Legal Guide

Who is competent to contract under Section 11 of the Indian Contract Act?

by Bhavya Choudhary · 1 min read

Section 11 of Indian Contract Act

Section 11 of the Indian Contract Act

Under Section 11 of the Indian Contract Act, everyone is competent to contract who is

  1. A Major according to Law
  2. A person of sound mind
  3. A person who is not disqualified by any other law from contracting 

Therefore, it can be said that a person who is a minor or of unsound mind or disqualified to contract under any other law is not competent to contract under Section 11 of the Indian Contract Act.

Agreement with minor under Section 11 of Indian Contract Act

  • Although the term “minor” is not specified under the Indian Contract Act, the legitimacy of a minor’s agreement has frequently been called into doubt. Under Section 11 of the Indian Contract Act, only a major can enter into a contract. However, Section 11 of the Indian Contract Act does not define the term ‘major’.
  • According to section 3 of the Indian Majority Act of 1857, a minor is defined as a person who is under the age of 18 in India. 
  • When a guardian is appointed of a minor or minor’s property under the Guardians and Wards Act, 1890, or when a court of wards assumes supervision of a minor’s property, a person is considered to be a major only when they reach the age of 21.
  • To prevent abuse and manipulation of the minor, even if a person is 17 years and 8 months old, they will not be regarded as a major in the eyes of the law. Many Courts have interpreted Section 11 of the Indian Contract Act strictly. 
  • The Privy Council did not pronounce a minor’s contract to be invalid ab initio, or void from the beginning, until 1903.

Who can enter into an agreement on the behalf of minors?

Based on community tradition, contracts made on behalf of minors by their parents or guardians have been respected; but, until weddings take place, they remain nudum pactum or bare promises.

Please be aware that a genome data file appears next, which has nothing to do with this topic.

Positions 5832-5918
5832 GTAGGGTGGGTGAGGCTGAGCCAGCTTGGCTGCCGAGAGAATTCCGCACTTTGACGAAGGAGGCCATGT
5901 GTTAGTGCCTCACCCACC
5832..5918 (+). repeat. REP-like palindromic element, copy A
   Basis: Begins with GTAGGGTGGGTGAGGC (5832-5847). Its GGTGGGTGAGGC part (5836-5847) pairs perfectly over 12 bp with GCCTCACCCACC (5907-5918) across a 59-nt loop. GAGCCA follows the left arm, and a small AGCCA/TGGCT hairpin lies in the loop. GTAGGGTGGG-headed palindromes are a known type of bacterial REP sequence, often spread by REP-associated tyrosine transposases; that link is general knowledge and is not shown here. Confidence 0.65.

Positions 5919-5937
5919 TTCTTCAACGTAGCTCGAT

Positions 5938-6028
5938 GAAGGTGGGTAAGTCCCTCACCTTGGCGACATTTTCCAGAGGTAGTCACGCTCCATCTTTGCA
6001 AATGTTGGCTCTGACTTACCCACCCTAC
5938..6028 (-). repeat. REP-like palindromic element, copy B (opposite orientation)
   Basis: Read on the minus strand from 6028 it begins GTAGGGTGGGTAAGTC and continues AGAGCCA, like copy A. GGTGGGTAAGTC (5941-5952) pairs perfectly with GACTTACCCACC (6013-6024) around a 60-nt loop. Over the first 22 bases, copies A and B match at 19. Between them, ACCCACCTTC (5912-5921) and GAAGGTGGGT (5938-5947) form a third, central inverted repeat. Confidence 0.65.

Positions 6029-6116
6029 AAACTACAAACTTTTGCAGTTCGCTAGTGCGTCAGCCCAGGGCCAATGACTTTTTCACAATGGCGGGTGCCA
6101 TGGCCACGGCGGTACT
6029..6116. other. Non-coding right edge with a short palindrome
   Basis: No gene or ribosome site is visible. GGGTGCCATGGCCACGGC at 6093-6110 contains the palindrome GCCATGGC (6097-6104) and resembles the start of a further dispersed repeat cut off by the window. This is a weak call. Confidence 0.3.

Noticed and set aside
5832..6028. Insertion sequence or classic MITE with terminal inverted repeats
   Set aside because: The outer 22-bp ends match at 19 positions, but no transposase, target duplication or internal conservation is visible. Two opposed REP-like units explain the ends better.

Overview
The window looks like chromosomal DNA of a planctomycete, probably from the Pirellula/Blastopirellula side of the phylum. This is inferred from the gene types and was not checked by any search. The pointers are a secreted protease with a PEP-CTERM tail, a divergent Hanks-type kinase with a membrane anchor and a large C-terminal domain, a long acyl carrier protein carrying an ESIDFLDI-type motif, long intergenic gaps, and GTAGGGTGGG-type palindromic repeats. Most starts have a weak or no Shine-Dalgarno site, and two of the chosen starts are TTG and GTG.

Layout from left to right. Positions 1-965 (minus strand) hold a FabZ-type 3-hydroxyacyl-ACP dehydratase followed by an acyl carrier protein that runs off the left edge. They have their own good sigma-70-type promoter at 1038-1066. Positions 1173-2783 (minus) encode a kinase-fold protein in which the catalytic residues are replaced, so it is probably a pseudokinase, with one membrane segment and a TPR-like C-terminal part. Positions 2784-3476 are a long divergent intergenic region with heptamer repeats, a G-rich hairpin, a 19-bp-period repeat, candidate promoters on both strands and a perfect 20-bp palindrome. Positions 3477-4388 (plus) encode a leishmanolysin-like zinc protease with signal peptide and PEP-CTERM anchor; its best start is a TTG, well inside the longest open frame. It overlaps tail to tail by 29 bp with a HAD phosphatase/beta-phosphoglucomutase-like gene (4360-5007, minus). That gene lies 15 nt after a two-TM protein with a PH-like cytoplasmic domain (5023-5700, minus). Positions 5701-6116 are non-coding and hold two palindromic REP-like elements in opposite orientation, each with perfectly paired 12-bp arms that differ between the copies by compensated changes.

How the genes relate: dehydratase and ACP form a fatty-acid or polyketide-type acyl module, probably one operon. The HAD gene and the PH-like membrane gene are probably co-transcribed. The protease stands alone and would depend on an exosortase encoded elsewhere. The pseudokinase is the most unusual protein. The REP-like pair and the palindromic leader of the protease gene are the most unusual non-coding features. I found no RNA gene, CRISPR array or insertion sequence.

When we talk about contracts involving minors’ property, it was upheld that in those situations, the managers or guardians of the minor’s property can only carry out the transaction on the minor’s behalf if it satisfies the following two requirements: 

  • The transaction should be for a legal necessity 
  • And for the benefit of the minor.

The minor cannot enter into a contract as per section 11 of the Indian Contract Act. The guardian or manager is not considered competent to contract where the agreement is not required by law or is not in the minor’s best interests.

When a film producer and a young actress agreed to work together on a project, the father of the young actress signed the employment contract on her behalf. When the girl and her father went to court for a breach of the employment contract, it was determined that the agreement with the minor’s father was invalid. The minor’s pledge to act as the father’s consideration, but by law, a minor cannot make a promise as provided under Section 11 of the Indian Contract Act.

What if the minor represents himself to be a major?

The case of Mohiri Bibee v Dharmodas Ghose is an authority on this point. The Court held the following points:

  • The issue is that since the minor was unable to contract, any mortgage or deed taken into on their behalf would likewise be null and void.